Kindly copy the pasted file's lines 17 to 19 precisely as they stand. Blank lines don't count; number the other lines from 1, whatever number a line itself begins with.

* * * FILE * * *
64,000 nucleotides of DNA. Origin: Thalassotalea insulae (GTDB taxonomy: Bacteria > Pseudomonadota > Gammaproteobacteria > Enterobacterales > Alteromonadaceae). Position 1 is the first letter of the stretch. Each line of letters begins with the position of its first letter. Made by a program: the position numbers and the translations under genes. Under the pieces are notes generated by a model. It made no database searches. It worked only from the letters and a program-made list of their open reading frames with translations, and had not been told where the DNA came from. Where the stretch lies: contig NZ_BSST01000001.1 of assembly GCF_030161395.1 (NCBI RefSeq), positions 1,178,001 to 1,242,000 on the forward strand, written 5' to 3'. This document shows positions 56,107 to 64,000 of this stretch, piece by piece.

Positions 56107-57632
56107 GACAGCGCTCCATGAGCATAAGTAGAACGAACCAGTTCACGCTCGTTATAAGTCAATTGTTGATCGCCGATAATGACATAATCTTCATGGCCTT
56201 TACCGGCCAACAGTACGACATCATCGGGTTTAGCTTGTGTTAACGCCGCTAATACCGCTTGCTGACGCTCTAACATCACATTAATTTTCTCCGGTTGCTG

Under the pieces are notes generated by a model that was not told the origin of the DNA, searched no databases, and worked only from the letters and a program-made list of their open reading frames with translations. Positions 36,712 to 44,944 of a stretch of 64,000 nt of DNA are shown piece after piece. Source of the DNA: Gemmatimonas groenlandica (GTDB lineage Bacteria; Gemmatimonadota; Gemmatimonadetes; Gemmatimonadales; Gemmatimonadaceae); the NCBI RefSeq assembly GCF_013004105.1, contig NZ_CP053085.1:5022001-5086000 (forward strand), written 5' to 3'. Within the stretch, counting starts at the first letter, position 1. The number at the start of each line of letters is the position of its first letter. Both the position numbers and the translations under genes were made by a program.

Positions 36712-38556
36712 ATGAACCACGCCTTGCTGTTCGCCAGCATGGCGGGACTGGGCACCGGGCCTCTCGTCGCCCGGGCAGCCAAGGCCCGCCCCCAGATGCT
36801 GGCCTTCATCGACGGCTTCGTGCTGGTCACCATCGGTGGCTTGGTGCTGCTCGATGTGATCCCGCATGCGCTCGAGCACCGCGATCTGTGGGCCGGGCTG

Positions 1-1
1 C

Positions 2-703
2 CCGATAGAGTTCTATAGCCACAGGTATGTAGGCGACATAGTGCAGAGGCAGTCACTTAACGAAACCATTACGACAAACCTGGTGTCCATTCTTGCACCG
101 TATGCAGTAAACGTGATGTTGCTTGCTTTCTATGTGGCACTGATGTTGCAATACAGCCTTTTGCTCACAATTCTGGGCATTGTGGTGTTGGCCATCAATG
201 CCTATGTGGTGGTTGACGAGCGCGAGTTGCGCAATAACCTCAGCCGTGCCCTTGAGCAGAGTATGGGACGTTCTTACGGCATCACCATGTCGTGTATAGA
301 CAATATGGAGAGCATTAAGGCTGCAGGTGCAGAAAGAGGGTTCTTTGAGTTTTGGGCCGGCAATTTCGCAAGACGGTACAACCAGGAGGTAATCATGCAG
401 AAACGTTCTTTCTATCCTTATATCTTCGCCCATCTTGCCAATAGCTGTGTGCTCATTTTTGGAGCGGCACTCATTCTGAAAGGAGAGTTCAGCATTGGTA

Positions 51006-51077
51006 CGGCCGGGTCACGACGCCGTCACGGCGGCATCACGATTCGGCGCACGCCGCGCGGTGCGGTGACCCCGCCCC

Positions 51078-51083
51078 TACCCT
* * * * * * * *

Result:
Positions 51006-51077
51006 CGGCCGGGTCACGACGCCGTCACGGCGGCATCACGATTCGGCGCACGCCGCGCGGTGCGGTGACCCCGCCCC

Positions 51078-51083